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Daisy

Denver Recommendations

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I was there for a conference and had way less alone time than I had anticipated. Euclid Hall was the only restaurant I was able to visit - but it was lovely and a hit with my co-workers too so thanks for the rec. Great beer selection and overall vibe. My last night I ended up blowing off a group dinner in favor of a trip to Red Rocks. Wow, what a venue! It was a true hippie experience - Bob Weir opened for the Avett Brothers. You can just imagine the puff puffing going on...

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WSJ had a nice mention of Lower 48 Kitchen in Denver. The chef contributed a recipe for wilted kale, and walnut pesto.

 

http://www.wsj.com/articles/whole-wheat-spaghetti-with-walnut-pesto-and-kale-ragu-recipe-1432312899?tesla=y

 

Corner of 21st and Lawrence in LoDo. Bucatini with littleneck clams, lamb shoulder with yougurt cheese, Alabama shrimp with charred avocado, etc. Dinner only.

 

http://www.lower48kitchen.com/

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Nice mention of Denver area Tony 's Market butcher shop for Colorado meats and sausages. Their downtown market at 950 Broadway (btw 9th and 10th) has a well regarded burger restaurant. Good combination, butcher shop and burgers.

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Hopefully I am not too late. Can't really say there is anything new to recommend in Boulder. We have had several misses at Arcana. Frasca has new chefs, the  team of Eduardo Valle Lobo and Kelly Jeun and they have really invigorated the menu. We always love Basta and Oak -- Oak is right off of Pearl Street but Basta is further out in more of a strip mall setting, but don't let that fool you. Kelly Whitaker serves up amazing wood-fired pizzas, order ahead lasagna, and amazing short rib and roast chicken. The chicken liver terrine is one of the best.  Top Chef winner, Hosea Rosenberg has two restaurants, Blackbelly with its in house butcher shop and Santo, an homage to his New Mexico roots, is fun and casual.

In Denver, Frasca's sister restaurant, Tavernetta, is serving impeccable cuisine right in Union Station. Also in Union Station is Ultreia, both creative and traditional tapas with a great wine list. Weekend brunch is a combination of some traditional egg and breakfast dishes but also almost all of their tapas are also available.  For a fun and creative menu, try Super Mega Bien in the Ramble hotel, also home to the only other outpost of NYC's Death and Co.  Super Mega Bien is dim sum style latin food. Large format punches and other shared drinks are served up. For classic French is Morin -- the tasting menu is $68!! w/out wine pairings, a veritable steal given the quality and creativity.  More craft beer than you can shake a stick at -- go to the Source and have some sours at Crooked Stave and then a meal at Safta, Alon Shaya's new Israeli restaurant.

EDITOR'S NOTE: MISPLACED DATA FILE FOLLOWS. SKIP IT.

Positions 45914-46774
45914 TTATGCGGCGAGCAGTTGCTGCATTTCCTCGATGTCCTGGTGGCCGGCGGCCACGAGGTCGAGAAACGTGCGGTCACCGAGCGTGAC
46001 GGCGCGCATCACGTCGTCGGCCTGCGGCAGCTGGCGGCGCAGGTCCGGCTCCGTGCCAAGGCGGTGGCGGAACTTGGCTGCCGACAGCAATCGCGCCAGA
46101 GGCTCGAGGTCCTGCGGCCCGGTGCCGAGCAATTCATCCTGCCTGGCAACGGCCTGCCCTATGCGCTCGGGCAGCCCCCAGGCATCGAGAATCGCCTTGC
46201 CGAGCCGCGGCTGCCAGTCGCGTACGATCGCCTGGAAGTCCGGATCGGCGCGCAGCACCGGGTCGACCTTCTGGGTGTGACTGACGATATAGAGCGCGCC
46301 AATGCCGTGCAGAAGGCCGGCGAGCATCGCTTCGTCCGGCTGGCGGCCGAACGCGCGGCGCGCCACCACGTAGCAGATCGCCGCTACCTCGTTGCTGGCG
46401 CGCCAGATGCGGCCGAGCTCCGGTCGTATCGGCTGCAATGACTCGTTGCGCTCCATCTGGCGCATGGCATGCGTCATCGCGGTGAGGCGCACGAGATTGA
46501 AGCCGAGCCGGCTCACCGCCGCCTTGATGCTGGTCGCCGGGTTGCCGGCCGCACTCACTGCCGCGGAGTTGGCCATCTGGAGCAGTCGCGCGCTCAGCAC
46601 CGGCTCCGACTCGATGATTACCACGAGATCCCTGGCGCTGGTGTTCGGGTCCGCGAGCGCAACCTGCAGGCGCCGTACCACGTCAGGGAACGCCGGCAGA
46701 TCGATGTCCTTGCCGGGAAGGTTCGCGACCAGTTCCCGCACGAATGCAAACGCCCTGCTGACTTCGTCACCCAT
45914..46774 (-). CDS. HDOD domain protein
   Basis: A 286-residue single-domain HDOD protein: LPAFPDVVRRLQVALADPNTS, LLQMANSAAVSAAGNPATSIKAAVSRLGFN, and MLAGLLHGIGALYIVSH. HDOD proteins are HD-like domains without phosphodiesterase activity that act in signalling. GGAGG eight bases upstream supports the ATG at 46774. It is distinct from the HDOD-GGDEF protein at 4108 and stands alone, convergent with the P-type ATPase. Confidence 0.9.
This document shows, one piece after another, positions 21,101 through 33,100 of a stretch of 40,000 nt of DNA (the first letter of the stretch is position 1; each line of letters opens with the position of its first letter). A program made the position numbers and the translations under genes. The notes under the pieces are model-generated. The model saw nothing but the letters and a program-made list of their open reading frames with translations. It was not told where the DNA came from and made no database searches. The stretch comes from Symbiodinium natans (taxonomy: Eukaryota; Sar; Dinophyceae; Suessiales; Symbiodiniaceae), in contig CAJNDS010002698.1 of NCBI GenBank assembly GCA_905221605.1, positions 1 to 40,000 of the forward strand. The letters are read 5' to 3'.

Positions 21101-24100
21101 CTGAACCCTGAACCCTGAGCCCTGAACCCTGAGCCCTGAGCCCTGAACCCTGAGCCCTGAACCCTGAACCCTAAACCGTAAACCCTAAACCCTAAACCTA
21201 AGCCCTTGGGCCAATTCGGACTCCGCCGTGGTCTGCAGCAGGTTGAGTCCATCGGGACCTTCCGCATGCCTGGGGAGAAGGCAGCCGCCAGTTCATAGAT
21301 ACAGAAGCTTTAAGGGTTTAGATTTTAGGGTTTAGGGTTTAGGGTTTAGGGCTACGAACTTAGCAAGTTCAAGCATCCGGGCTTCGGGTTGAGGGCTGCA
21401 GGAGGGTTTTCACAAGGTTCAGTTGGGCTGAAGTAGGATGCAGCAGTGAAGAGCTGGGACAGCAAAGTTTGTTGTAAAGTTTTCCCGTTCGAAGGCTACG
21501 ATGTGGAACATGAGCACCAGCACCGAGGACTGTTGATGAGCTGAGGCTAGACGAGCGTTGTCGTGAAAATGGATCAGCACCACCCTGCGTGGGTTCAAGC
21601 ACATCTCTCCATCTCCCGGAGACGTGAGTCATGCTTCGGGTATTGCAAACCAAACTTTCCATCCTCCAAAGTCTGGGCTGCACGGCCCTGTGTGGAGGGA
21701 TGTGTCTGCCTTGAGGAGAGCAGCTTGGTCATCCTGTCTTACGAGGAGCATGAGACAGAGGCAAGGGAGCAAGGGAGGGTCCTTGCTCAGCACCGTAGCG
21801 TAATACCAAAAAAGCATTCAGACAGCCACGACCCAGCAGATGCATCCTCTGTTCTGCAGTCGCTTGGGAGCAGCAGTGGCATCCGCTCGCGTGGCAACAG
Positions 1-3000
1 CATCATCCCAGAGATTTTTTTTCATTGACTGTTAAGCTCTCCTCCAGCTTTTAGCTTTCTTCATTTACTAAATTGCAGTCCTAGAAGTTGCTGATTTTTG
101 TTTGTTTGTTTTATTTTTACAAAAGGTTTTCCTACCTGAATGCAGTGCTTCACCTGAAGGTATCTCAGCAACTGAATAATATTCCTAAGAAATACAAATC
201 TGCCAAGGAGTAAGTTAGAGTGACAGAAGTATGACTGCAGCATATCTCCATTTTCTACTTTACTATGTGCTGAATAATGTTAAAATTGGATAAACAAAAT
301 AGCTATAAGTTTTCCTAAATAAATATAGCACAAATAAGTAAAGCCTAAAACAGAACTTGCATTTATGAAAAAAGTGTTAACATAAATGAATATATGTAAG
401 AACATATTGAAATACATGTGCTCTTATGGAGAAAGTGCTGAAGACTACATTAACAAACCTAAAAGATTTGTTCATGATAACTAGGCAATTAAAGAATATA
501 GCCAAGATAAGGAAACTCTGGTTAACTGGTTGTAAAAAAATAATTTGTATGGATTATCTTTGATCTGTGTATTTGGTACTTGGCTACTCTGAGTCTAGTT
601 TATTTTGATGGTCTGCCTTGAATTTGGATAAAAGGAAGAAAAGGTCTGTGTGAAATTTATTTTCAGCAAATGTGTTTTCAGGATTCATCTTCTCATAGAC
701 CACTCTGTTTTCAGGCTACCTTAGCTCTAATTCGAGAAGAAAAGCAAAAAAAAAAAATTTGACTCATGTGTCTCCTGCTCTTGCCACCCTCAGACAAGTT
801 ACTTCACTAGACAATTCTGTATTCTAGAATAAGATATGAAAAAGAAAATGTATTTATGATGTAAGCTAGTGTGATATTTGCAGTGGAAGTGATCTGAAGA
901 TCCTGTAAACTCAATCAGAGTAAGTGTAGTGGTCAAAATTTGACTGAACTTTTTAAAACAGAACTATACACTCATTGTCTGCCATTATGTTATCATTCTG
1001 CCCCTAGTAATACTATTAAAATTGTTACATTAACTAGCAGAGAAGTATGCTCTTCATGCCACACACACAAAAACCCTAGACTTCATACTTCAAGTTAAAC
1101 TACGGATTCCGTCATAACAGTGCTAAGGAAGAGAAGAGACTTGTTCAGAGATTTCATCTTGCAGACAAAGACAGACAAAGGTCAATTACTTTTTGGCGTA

That should get you started . . .

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bolderite mentions Kelly Whitaker, but he's got a new one in Denver called The Wolf's Tailor: https://thewolfstailor.com/  That's been mentioned in some article as a top 6 new restaurant in the country. Haven't been, but thought I'd throw that out. I have been to both Basta and Oak in Boulder. Black Cat in Boulder I like because the food is excellent, and most comes from his own farm east of town.

 

One interesting thing I like in Denver is Comal Heritage Food Incubator. It's essentially a daily takeover by a different group of immigrants, and I've never failed to be impressed by the mission and the food.Here's an article from Food and Wine: https://www.foodandwine.com/chefs/comal-heritage-food-incubator-denver-colorado

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I am going to get one dinner in Denver. Mixed experience at Colt & Gray a while back. I note Wolf’s Tailor.

 

Anything else? There’s always the Buckhorn Exchange.

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The Plimouth and Beast + Bottle are both in good locations for me, so one of those is probably the answer.

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The above post was so wrong, I am stuck in a convention center near the airport.

 

I took a car to Buckhorn Exchange for lunch and ate vast quantities of testicles and a piece of elk. That is likely to be the highlight.

 

All I have as tips is don’t order the full size Rocky Mountain oysters unless it’s a party of six, and do use the house mustard on them rather than the bland dipping sauces.

 

By all means let me know if you use that advice. Also definitely go upstairs.

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The only thing to add is that the scallops served at the Gaylord Rockies for a catered business event with food stations were quite outstanding. I think I ate eight, and they were big suckers too.

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I am your exclusive on the spot reporter on these matters. And honestly the scallops were better than the balls, although the balls were good.

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